Fann Mountains, Tajikistan
Mountains of Tajikistan. Passes and Mountains of Tajikistan regions
In the northwestern corner of Tajikistan, along the border with Uzbekistan, lay the rugged and beautiful Fann Mountains, a branch of the Western Pamir-Alay Range. They divide the northern territory of the country, in the Fergana Valley, from Dushanbe and the south. It is a compact range, with around 100 stunning peaks, many over 5,000m, and renowned alpine lakes. Famed among nature lovers and mountaineers, these mountains nonetheless see very few visitors, and their natural beauty and cultural treasures have remained virtually unchanged to this day.
Access is easiest from Penjikent in the northwest or Dushanbe in the south, across high, unforgettable passes with breathtaking views. Ancient Tajik mountain villages line these routes, whose faithful residents dress traditionally and follow the ways of their ancestors. Authentic "chaikhanas" sit perched over roaring mountain streams, offering "osh" (plov) and tea in Central Asian style, and roadside springs are crowded with locals gathering sparkling glacial water. Herds of sheep and cattle wander the mountainsides and roads, often driven by young boys riding donkeys. Local people are some of the kindest in the world, always ready to welcome the visitor with a warm smile and polite bow; prepare to be invited for tea! If in need of a place to stay, Tajik people never hesitate to open their home to the traveler. Aside from the few vehicles on the main roads, there is little sign of modern life to be found.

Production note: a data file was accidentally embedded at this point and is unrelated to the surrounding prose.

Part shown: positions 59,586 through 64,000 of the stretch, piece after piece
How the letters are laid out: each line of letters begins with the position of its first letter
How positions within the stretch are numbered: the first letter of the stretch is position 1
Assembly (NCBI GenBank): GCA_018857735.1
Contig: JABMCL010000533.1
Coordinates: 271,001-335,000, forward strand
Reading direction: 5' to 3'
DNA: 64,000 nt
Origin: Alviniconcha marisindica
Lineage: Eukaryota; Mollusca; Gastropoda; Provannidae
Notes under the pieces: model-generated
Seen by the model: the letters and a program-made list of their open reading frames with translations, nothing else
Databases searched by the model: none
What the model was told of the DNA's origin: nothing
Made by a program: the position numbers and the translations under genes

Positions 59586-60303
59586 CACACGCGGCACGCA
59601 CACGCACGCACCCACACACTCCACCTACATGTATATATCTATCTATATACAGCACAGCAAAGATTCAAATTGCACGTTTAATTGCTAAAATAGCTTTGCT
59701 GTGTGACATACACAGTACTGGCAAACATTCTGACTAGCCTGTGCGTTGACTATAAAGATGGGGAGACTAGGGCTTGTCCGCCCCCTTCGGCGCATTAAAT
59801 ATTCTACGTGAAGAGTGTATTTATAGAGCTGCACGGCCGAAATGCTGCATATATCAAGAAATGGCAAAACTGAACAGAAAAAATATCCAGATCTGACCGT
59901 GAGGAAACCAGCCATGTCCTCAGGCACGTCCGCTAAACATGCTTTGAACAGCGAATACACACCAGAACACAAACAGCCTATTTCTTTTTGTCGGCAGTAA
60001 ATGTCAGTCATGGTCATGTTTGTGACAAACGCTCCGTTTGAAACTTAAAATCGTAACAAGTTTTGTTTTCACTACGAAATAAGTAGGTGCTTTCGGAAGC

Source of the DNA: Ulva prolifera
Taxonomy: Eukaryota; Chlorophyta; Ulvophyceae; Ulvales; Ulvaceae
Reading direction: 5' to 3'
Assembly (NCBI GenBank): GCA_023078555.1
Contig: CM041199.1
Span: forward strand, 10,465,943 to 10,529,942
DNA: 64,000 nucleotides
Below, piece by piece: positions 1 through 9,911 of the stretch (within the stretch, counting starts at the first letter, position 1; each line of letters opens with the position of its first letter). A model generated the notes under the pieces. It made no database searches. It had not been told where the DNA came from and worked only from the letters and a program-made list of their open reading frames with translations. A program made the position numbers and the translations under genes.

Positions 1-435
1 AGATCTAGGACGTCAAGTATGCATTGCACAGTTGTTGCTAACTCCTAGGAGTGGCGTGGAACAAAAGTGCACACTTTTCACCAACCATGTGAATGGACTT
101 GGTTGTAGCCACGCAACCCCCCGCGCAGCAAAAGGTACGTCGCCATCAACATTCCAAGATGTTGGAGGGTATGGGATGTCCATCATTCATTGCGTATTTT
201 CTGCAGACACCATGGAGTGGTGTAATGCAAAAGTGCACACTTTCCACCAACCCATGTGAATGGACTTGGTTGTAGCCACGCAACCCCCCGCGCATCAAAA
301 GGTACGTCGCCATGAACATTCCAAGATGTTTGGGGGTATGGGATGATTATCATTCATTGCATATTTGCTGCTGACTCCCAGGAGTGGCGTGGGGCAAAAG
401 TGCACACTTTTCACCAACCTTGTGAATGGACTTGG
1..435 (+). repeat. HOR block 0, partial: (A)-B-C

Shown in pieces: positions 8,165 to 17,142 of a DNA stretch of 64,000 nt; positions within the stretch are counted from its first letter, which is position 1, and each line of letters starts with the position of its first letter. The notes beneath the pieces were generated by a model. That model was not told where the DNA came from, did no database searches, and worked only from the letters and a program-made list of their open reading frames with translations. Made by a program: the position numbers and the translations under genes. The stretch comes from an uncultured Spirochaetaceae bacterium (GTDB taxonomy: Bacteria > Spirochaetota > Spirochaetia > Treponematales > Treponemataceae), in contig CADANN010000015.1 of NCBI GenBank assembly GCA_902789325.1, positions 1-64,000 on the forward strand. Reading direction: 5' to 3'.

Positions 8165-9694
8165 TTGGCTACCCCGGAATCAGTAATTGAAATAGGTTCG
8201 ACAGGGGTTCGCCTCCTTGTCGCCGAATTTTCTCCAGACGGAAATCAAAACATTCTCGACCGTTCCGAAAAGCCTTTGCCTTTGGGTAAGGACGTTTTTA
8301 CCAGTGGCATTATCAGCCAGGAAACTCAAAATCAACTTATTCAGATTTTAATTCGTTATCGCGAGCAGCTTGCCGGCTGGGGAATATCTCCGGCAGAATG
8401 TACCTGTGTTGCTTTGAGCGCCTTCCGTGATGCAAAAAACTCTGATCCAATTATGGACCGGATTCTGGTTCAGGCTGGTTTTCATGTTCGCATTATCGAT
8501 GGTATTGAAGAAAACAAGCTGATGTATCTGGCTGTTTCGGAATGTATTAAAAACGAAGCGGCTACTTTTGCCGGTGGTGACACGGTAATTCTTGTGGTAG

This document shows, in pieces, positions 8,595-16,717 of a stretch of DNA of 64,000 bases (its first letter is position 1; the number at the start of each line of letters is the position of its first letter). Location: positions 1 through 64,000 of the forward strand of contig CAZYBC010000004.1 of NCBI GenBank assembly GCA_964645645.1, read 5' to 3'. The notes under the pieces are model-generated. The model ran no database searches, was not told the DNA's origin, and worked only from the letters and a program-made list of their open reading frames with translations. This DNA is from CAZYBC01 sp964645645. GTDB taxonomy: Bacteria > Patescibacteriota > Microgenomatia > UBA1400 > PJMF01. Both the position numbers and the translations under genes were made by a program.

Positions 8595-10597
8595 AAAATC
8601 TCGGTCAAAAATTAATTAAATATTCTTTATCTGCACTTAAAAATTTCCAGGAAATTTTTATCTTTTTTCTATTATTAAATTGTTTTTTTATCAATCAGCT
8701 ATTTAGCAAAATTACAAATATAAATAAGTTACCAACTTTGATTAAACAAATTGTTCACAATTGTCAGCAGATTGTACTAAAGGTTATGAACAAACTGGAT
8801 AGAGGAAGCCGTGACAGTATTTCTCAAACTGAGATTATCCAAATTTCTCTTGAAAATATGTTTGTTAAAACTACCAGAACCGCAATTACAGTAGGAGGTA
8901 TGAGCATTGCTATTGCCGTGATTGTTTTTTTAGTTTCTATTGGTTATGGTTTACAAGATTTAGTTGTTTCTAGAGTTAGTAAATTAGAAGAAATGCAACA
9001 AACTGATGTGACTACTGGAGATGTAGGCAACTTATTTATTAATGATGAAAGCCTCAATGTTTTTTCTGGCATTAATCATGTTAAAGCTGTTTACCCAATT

The Fann Mountains are full of rocky, forbidding summits, the biggest of which is Chimtarga peak (5,489m). Other peaks include Bodkhona (5,138m), Chapdara (5,050m), Big Hansa (5,306m), Little Hansa (5,031m), Zamok (Castle, 5,070m), Mirali (5,132m), and Energy (5,120m). Glittering mountain lakes flanked by sheer cliffs and inaccessible peaks add to the supernatural beauty of the region. Sparse juniper and birch forests dot the hillsides and flank the azure blue lakes. Iskander Kul, the largest lake in the Fanns, lies 25km off the main north-south route through the mountains, near several picturesque villages. It is the single most famous site in the area, and a popular stop along the road to Dushanbe. Another famous sight is the chain of "seven lakes" in the Mogisendarya River valley directly to the south of Penjikent, where homestays in a series of small villages may be offered.
The only road from Dushanbe north across the Fanns is currently undergoing a major reconstruction by Chinese companies. Several enormous tunnels of 5 km or more are being carved out of the bases of several ridges, and will replace the most treacherous and difficult passes. The passes are an exciting experience in themselves, winding steeply up to 3,600 meters on rough dirt roads; there are places where one can look down and see the wrecks of dozens of vehicles (mostly from winter driving). Trip between Dushanbe and Penjikent, and as well from Dushanbe to Khujand takes 4-6 hours